Image: Lightsource BP.
The momentum behind subsidy-free, utility-scale solar developments in the UK has continued to gather, with new names and familiar faces alike demonstrating their commitment to the market.
Throughout 2019 a handful of major solar investors, including the likes of NextEnergy Solar Fund (NESF) and Bluefield Solar Investment Fund, unveiled plans to amass subsidy-free solar portfolios in the UK.
The most advanced of these has been NESF, the prolific solar investor having announced the completion of two large-scale solar farms, their first in the UK without subsidy support. BSIF intend to not be far behind them, acquiring a handful of pipeline sites to pursue in the coming months.
This was quickly followed by European solar mainstay Lightsource BP, which in December 2019 heralded the return of large-scale solar build-outs to the UK by confirming to sister publication Solar Power Portal that it was eyeing up a 1GW pipeline of its own.
And this momentum has continued apace since the turn of the year, with both familiar faces and new names committing to building unsubsidised solar assets in this calendar year.
Earlier this month renewables asset manager Armstrong Capital, which brought forward more than 350MW of utility-scale solar in the UK under the now-defunct Renewables Obligation, penned a joint-venture with Danish investor European Energy to pursue a 500MW solar and storage pipeline spread throughout Great Britain.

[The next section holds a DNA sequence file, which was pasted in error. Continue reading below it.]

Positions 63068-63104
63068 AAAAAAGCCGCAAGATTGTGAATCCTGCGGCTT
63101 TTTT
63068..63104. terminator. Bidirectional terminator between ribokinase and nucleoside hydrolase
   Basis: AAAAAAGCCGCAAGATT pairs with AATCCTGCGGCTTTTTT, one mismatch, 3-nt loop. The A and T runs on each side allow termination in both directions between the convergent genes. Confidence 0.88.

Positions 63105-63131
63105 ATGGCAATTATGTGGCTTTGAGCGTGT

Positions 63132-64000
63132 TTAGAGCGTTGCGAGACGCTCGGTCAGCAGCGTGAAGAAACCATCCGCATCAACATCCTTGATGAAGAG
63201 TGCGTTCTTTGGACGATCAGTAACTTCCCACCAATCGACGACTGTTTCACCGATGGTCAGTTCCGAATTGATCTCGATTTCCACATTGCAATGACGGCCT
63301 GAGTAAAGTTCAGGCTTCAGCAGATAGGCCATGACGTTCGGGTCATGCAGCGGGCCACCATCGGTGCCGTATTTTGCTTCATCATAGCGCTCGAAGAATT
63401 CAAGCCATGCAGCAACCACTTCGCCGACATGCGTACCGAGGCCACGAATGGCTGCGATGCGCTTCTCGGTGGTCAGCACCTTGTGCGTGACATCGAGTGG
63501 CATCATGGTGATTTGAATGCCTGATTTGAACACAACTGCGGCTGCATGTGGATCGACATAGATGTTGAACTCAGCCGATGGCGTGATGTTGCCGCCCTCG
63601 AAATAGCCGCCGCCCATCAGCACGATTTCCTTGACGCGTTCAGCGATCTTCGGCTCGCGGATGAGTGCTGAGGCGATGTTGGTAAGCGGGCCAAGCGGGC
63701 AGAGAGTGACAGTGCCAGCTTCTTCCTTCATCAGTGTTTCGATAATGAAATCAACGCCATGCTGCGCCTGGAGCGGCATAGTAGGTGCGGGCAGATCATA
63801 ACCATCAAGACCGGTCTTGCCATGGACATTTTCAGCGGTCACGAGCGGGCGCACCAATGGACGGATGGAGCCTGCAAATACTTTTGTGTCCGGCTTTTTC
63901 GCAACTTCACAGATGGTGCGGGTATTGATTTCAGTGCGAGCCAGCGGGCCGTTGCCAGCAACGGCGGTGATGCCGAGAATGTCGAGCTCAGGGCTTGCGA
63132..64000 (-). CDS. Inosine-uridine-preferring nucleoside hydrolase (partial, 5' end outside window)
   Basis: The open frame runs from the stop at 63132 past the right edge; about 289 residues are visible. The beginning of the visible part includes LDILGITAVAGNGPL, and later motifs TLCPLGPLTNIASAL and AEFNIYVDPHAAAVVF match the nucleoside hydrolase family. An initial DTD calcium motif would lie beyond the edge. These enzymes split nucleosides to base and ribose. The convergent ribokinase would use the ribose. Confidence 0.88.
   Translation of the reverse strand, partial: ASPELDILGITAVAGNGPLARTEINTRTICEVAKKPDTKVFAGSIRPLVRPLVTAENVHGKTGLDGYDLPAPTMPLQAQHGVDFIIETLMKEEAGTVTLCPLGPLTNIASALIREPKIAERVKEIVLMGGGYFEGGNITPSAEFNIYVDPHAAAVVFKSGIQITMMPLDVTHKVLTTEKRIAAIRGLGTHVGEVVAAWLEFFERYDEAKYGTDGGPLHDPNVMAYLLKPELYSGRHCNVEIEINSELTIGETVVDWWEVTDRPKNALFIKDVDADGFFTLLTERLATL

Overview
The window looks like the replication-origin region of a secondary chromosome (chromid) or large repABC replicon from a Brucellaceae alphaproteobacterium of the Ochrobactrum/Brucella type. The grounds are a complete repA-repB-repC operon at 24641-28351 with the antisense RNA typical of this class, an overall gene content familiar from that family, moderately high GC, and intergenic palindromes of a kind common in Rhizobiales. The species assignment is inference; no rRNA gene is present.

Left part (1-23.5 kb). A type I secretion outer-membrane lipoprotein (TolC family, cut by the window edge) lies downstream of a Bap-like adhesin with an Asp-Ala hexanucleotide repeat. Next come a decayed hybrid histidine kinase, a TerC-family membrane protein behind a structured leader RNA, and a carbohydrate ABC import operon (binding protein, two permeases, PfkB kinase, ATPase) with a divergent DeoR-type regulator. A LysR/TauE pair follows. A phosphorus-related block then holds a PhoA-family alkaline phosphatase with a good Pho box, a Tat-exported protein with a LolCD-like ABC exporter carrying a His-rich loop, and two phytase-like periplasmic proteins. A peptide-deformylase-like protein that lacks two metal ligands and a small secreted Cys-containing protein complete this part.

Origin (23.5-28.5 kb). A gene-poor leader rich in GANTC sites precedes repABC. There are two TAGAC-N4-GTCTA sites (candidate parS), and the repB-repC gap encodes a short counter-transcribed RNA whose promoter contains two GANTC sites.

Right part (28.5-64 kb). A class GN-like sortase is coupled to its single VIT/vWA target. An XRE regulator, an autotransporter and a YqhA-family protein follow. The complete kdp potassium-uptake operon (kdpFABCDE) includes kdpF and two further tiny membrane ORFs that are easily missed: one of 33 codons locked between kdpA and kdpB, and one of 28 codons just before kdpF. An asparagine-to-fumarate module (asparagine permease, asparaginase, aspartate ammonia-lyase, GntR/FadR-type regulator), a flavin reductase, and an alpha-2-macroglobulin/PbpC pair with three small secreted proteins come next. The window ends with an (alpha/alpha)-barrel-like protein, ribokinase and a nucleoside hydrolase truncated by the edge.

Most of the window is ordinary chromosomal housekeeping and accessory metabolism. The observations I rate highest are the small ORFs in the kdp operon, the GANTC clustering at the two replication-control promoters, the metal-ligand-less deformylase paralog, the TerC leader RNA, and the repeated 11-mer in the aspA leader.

They were quickly followed by both French developer Voltalia, which secured planning permission for a 40MW solar farm in Dorset on England’s south coast, and Elgin Energy, which yesterday completed another fundraise to help it chase a 250MW UK-based portfolio.
Those familiar faces have been joined by Gresham House, an investment fund more commonly associated with grid-scale battery storage assets in the UK, which this week confirmed that solar assets were firmly in its crosshairs with the acquisition of an already-built 12MW solar farm brought to market by Anesco.
Wayne Cranstone, investment director at Gresham House, said the fund would continue to “actively expand” its ground-mounted solar and battery portfolio to meet “increasing demand” from investors seeking attractive returns.
The topic of subsidy-free solar developments in the UK and beyond will be a key topic of discussion at next week’s Solar Finance & Investment Europe conference, organised by PV Tech publisher Solar Media, which takes between 5 – 6 February at London’s Victoria Park Plaza.
More than 300 representatives 175+ companies will be in attendance. Limited tickets remain for the event, now in its seventh year, and more details on which can be found here.
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